Scout numbers on the rise across Shropshire
Scouts are on the rise in Shropshire, with hundreds more adults and children getting involved in the last year.
There are now 3,800 members of Shropshire Scouts across all age ranges, according to new figures.
Following a call out for more adult volunteers in 2017, 102 signed up in the last 12 months. These new adults have supported the growth of 100 new youth members, with a total of 1,000 adults and 2,900 young people.
Among the most successful have been Shifnal Scouts, which started only a few years ago.
A group of parents wanted to get their children involved in the movement, but there were no local groups to take them on.
Since starting their own branch, hundreds of people have got involved and it looks like numbers will continue to grow.
Michelle Gough, Group Scout Leader at Shifnal, said: "We only had about six children to begin with – three beavers and three cubs – which we worked as a single unit.
"Over time we've grown so much that we need to have two cubs, two scouts and two beaver sections. We have 156 children coming each week.
"We've opened a group for 14 to 18 year olds as well. We've got more and more children of that age wanting to come up to us, so we're having to set up a second group for that.
"It's great, because that age group is dropping by the wayside, but we have more and more coming to us."
Michelle attributes the rising numbers to the popularity of figureheads such as Bear Grylls, who is chief scout.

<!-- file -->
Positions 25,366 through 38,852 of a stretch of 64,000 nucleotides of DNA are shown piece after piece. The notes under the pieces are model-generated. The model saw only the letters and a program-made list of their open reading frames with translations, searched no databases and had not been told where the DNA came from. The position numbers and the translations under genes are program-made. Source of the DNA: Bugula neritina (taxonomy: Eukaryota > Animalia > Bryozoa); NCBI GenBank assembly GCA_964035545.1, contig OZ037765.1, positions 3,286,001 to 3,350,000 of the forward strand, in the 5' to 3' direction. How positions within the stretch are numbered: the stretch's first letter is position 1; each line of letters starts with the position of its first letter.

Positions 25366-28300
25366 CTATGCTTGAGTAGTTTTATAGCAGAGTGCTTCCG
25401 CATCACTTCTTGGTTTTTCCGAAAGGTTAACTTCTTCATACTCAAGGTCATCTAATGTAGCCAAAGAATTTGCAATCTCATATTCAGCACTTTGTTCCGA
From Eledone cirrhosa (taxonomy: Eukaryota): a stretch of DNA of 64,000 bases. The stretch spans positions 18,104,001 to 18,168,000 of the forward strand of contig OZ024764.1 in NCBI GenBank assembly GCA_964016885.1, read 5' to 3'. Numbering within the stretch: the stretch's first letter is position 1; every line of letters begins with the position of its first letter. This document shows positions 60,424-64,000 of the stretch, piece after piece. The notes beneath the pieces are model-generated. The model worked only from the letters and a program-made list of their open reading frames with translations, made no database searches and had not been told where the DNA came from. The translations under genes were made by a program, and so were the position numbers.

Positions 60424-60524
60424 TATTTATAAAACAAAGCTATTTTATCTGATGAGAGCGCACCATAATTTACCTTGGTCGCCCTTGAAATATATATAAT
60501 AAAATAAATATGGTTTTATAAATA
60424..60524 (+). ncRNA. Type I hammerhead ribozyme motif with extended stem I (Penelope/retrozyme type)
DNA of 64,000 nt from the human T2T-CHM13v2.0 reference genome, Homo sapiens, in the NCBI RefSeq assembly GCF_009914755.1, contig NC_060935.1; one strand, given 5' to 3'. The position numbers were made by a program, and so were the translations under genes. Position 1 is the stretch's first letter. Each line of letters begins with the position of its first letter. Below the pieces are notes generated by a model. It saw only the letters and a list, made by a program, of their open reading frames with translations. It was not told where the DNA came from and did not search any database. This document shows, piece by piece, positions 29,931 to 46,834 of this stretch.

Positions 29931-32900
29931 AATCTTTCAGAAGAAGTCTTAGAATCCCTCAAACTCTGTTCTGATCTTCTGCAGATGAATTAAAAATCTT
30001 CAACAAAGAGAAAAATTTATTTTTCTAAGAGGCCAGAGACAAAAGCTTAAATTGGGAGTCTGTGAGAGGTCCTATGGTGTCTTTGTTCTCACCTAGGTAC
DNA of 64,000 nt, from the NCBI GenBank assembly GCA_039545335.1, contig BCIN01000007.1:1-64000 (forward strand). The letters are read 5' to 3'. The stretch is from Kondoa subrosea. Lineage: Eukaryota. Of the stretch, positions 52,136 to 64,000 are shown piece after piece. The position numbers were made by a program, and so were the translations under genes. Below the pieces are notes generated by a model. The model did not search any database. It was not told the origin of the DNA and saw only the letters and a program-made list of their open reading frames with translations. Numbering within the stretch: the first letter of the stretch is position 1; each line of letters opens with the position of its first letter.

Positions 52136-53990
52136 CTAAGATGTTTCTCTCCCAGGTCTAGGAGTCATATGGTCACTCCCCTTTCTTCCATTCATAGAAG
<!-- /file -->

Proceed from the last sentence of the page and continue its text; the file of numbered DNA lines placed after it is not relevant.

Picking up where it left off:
"He has been fabulous for Scouting," she said.
"He's on TV, he's doing bushcrash, climbing and canoeing. I think children see that and can see how fun it is and Scouting can provide that safe environment for that."
Dexter Williams, lead volunteer for Shropshire, said: "“It is great to see such strong growth for Scouting in the Shropshire, both in youth members and volunteers is a huge achievement.
“Much of this is down to our amazing volunteers. As one of the Shropshire’s leading youth charities, we’re acutely aware of the importance of all the volunteers in Shropshire who give up their time every single day to help others. With the majority of volunteers saying they feel more motivated, confident and more skilled as a result of the work they do with us, it’s not just those they’re helping who benefit.
“However, the fact that a third of full-time workers are not comfortable asking for more flexibility and understanding from their employer to enable them to volunteer, is concerning and shows that we need a national conversation on the ways businesses, big and small, can better develop policies that support flexible working practices for those who volunteer outside of work.
“With known benefits to workers productivity, confidence and the extra skills they are gaining - being more flexible clearly benefits employers as well as their staff.”
Grylls, a former SAS soldier and the presenter of The Island with Bear Grylls, is an active chief scout and tours the country visiting groups.
He said the growth of the scouts in Shifnal is replicated across the UK, adding: “I am so proud that The Scout Association UK continues to see so many young people and adult volunteers signing up to not only have fun, experience adventures but also learn skills for life.
"And that applies to both the young people and volunteers.
"Even though we have had record numbers of adults joining the movement we still have 57,000 young people who want to join and gain new skills but are unable to do so. If you want to make a difference to the lives of young people, feel more motivated and confident and learn some new skills then please give Scouting a go.”